Remembering - Looking Forward01 Aug 2018
I’m in Germany this week and the Airbnb we’re staying at in Berlin overlooks the Memorial to the Murdered Jews of Europe. I was born in this country (in a little town called Wremen at the base of the Jutland Peninsula right on the North Sea) and while not a dual citizen, have always felt a connection to this place.
With that being said, I think it’s important to acknowledge the genocide the Nazis perpetrated here during the late 1930s/1940s.
~17 Million people died.
~6 million of them Jews.
I think it’s important to give space to the stories of those who died - either in concentration camps as a persecuted minority or as those fighting the tyranny against their fellow citizens.
- Gerda Weissmann Klein - found on the wall of the New England Holocaust Memorial (one of the memorials I’ve been most struck by)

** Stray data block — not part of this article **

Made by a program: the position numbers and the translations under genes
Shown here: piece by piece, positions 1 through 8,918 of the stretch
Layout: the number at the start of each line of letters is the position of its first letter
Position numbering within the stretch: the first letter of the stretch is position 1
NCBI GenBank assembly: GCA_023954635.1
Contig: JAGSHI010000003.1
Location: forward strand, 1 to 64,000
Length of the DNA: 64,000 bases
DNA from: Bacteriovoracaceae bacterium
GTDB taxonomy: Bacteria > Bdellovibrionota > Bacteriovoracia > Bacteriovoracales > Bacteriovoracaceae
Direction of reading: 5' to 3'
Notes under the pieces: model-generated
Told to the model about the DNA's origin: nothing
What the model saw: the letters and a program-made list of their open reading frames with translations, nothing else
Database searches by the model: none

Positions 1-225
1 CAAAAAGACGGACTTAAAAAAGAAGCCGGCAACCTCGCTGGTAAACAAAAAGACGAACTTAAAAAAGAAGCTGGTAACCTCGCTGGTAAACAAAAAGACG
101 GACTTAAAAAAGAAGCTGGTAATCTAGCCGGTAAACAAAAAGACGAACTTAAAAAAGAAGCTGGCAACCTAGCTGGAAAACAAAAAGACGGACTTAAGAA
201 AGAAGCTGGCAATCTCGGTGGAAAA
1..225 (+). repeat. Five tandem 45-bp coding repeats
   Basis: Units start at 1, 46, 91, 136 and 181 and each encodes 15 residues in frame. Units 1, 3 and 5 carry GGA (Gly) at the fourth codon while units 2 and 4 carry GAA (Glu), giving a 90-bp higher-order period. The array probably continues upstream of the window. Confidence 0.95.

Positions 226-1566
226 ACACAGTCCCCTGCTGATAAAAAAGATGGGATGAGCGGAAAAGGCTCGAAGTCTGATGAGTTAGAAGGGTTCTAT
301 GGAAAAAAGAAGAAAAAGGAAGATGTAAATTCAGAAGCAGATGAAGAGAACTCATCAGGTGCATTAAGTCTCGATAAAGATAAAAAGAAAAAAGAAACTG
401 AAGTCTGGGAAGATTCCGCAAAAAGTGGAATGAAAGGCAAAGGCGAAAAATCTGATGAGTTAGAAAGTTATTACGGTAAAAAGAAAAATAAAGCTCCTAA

- Sophie Scholl member of the nonviolent White Rose movement on the day of her execution for the distribution of pamphlets.
- From a brilliant New Yorker Profile of German Chancellor Angela Merkel. I find Merkel very clever and her continued efforts to accept Syrian refugees against a tide of self focusedness admirable. I hope history remembers her as such.
Not really trying to say anything political here but I think the greatest power of remembering things like this is its ability to shape actions into the future. I think the German people collectively do a good job acknowledging the crimes of their parents and trying to do the right thing to protect displaced and persecuted people through their actions in admitting refugees and in forums like the International Criminal Court. I went for a bike ride on the runway at Berlin’s abandoned Tempelhof Airport yesterday. While designated a park, a great number of Syrian refugees now inhabit the outskirts abutting the gargantuan (it’s still one of the largest building in the world) terminal Adolf Hitler constructed during the late 1930s.